SB 135, as amended, Padilla. Earthquake early warning system.
There is in state government, pursuant to the Governor’s Reorganization Plan No. 2, operative July 1, 2013, the Office of Emergency Services. Existing law requires the office to develop and distribute an educational pamphlet for use by kindergarten, any of grades 1 to 12, inclusive, and community college personnel to identify and mitigate the risks posed by nonstructural earthquake hazards.
This bill would require the office, in collaboration with various entities, including the United States Geological Survey, to develop a comprehensive statewide earthquake early warning system in California through a public-private partnership and would require the system to include certain features, including the installation of field sensors. The bill would require the office to develop an approval mechanism, as provided, to review compliance with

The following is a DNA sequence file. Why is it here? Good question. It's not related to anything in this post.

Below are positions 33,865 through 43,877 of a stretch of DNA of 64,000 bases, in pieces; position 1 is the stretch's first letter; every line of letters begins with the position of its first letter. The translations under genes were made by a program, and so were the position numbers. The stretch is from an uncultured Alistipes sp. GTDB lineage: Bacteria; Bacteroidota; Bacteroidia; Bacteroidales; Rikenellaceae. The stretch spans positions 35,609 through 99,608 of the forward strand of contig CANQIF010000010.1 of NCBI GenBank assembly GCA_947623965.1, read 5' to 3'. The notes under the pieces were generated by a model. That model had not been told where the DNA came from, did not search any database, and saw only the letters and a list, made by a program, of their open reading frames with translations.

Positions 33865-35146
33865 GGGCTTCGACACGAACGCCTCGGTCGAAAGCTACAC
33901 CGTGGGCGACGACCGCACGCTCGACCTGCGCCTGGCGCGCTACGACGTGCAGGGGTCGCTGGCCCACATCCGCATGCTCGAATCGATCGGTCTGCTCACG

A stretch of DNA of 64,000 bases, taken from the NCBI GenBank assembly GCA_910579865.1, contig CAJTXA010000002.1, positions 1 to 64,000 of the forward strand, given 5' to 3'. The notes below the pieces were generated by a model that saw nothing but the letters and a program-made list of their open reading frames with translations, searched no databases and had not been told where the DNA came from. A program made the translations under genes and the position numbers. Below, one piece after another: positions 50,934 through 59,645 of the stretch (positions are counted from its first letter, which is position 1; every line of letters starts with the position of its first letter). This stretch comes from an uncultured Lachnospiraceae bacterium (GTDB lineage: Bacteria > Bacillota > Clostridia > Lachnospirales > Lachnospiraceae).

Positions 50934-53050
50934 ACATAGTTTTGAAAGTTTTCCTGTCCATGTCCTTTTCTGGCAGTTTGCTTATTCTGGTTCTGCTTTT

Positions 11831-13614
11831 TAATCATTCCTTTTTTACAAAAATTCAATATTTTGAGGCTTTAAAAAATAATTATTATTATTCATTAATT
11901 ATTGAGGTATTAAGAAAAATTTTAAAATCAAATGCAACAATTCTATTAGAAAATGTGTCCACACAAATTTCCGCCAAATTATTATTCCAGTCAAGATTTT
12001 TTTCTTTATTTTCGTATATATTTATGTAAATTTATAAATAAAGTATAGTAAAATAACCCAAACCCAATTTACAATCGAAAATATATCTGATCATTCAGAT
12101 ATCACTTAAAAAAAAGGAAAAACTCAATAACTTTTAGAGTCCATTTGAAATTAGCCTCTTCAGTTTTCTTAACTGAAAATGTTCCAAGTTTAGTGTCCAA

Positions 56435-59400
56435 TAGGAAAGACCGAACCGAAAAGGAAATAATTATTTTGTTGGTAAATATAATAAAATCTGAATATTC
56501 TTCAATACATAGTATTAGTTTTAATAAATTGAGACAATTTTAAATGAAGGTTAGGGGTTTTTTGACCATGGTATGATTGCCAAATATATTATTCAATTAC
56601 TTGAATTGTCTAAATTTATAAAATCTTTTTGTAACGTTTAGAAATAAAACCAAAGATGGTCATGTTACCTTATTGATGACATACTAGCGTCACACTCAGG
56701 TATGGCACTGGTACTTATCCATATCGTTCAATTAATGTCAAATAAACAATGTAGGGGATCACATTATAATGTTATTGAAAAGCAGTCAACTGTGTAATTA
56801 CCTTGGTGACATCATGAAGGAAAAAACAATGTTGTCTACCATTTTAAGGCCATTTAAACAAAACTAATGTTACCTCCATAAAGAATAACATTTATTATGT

earthquake early warning standards as they are developed. The bill would require the office to identify funding sources
begin delete andend delete would prohibit the office from identifying begin delete as a funding source, or expending, any state fundsend delete to establish the system. The bill would make these provisions contingent upon the office identifying funding sources for the system, as provided. If no funding sources are identified by
January 1, 2016, the bill would repeal these provisions.
Vote: majority. Appropriation: no. Fiscal committee: yes. State-mandated local program: no.
The people of the State of California do enact as follows:
(a) The Legislature finds and declares all of the
3(1) According to the United States Geological Survey, California
4is one of the most seismically active states, second only to Alaska.
5(2) California has experienced dozens of disastrous earthquakes,